Post by grisairgasm on Jul 21, 2021 14:21:41 GMT -6
This is exactly what I wanted to see. Science leading the way without significant conflict. These two pages are gold. We are probably one of only a few forums that can have civil dissertation on this subject. I personally welcome any educated or experienced opinion with a gentle label of subjectivity combined with science. Really good stuff here friends. The one overwhelming fact to me is just how complicated and intertwined this whole subject is.I’m a believer in acceleration of the climate change. That being said, you just back away and realize that forecasting anything more than a week out is often far from accurate. And I’m supposed to believe with certainty that I’ll be frying eggs on my back porch concrete in a few decades lol!? I have lots of unresolved climate ideas and observations in my head. I bet the majority of feel the same way. So you live in the Baton Rouge area a few miles from a creek or body of water. You wind up with 2 feet of water in the house 2 days after the rain event (2019?). I have non science friends that this happened to. They never once gave climate change any credibility and now they have a fit if I question it’s existence. Was this event accelerator change or just once in whatever so many years?. My point is that ramifications may be occurring right here right now in my life. Water in a home is a terribly stressful lifetime event for most people. Even worse, I had normal(?) educated friends or others that had there relationships fall apart and ended their own lives after Katrina.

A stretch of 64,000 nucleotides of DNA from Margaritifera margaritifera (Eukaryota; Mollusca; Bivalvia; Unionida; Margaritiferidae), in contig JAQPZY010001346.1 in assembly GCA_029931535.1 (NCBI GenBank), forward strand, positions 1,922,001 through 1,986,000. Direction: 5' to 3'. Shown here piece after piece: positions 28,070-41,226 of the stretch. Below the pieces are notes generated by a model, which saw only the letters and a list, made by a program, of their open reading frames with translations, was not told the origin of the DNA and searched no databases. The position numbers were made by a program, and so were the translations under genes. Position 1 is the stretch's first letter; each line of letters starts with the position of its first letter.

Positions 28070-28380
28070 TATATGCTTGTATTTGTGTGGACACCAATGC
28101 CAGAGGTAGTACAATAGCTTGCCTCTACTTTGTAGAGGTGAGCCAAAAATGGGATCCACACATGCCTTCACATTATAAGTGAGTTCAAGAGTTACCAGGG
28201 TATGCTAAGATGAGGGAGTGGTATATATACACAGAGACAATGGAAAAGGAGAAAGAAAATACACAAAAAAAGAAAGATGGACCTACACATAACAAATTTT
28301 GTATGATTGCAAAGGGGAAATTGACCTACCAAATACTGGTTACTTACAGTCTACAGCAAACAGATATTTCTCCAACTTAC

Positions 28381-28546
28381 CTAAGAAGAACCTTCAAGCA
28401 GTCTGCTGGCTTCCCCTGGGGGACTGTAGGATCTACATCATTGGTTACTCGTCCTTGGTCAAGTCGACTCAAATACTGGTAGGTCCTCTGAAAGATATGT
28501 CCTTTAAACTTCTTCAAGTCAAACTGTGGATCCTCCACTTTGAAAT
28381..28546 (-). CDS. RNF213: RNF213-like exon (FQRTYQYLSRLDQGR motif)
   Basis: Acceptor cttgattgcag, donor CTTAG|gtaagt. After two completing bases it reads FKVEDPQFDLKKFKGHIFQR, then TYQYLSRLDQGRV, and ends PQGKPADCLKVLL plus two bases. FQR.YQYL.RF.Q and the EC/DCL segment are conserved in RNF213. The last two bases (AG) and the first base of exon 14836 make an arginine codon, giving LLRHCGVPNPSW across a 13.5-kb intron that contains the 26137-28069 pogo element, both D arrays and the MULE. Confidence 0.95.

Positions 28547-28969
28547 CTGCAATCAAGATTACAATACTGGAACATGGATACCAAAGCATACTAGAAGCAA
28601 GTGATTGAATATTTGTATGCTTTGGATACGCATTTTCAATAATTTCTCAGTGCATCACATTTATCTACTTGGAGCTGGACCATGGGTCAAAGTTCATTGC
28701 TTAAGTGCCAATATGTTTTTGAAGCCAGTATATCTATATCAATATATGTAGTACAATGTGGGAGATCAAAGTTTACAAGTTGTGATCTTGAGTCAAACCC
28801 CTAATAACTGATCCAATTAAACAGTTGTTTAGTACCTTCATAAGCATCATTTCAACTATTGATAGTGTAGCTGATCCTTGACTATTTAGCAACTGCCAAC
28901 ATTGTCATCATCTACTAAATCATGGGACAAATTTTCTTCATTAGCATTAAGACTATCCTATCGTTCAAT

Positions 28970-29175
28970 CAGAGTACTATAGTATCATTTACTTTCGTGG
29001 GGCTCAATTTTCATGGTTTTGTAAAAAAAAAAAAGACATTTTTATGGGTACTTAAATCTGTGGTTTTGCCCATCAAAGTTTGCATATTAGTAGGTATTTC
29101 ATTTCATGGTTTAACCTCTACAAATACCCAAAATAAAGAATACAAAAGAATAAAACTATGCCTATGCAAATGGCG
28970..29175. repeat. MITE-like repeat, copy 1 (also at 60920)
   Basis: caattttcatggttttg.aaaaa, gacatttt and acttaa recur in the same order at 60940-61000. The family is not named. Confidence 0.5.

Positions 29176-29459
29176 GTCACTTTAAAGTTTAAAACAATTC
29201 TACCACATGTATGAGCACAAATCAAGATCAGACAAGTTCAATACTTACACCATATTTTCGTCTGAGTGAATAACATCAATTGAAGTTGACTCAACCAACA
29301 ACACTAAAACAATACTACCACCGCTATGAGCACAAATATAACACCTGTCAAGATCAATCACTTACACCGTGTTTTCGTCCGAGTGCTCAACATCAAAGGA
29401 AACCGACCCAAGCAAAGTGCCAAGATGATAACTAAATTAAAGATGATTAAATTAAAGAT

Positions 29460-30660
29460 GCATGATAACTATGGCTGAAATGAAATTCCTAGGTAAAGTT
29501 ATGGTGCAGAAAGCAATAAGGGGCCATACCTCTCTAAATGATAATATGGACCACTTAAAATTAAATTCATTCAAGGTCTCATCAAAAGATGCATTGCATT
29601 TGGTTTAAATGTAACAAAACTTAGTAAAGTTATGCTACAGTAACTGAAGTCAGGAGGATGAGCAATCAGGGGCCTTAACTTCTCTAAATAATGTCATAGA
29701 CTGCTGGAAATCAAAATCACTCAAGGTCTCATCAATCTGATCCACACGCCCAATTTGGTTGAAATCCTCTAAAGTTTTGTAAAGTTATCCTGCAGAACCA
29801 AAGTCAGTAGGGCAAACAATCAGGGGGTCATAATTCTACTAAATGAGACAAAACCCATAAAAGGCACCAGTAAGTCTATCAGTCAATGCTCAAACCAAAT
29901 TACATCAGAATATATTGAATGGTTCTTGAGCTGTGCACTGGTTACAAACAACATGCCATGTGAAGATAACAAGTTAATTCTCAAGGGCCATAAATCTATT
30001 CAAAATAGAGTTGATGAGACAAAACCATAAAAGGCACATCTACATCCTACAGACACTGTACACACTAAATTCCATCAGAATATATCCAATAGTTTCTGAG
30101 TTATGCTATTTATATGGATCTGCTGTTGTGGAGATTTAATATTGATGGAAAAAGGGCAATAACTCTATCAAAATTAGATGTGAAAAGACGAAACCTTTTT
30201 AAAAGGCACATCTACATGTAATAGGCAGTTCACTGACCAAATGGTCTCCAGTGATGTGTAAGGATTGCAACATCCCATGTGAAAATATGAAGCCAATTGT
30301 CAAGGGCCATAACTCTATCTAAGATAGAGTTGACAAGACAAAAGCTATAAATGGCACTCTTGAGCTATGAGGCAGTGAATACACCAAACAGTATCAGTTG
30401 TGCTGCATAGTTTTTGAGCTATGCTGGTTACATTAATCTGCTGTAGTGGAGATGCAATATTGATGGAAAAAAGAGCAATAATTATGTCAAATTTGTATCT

Post by thermalwind on Aug 5, 2021 17:41:08 GMT -6
So here's a quick look at what I've been working on this summer, though this will be a continuing effort on my part.
I took daily weather station data off the NOAA site, looking at 15 locations in Colorado between 1979-1999 and 2000-2020. This bit is a 30k' view, just trying to see what's there (more correctly what wasn't). The main tracking is precipitation, both annual averages and seasonal averages to see how much dwindling precipitation is impacting the Colorado River. The expectation being that the early 21st century would show a statistically significant (> 2 sigma) decrease in precipitation overall and less snow in the winter.
Well, I did find an average decrease of about 1.25" in the annual average, there's such variation within the region that just 1 sigma out covered +/- 1.7" of precip. It's really suggestive there's something happening but still can't rule out just statistical noise. So failed to reject the null there.
Same thing happened with seasonal averages. Spring, Summer, and Fall all demonstrated a decrease in average precipitation in the early 21st century. Only the summer managed to have a negative mean and had the 1 sigma top error range (66% confidence limits in other words) still under zero. The rest had too much variation to even say there was a trend that wasn't noise. The Spring was particularly aggressive, with the 66% limits spanning 3" (highest precip for a spring was in the 6-8" range, to give you an idea how much that varies).
The winter...absolutely nothing of significance.
Which is interesting actually, because streamflows into the Colorado have been lower despite the implied normal snowpack over the period. Two questions stand out. A) How much of the loss is due to evaporation because of higher temperatures and lower RHs? B) How much can be explained by rains falling earlier and melting the snow faster? You'd figure that would be showing up in the river data, which is yet to fully be considered.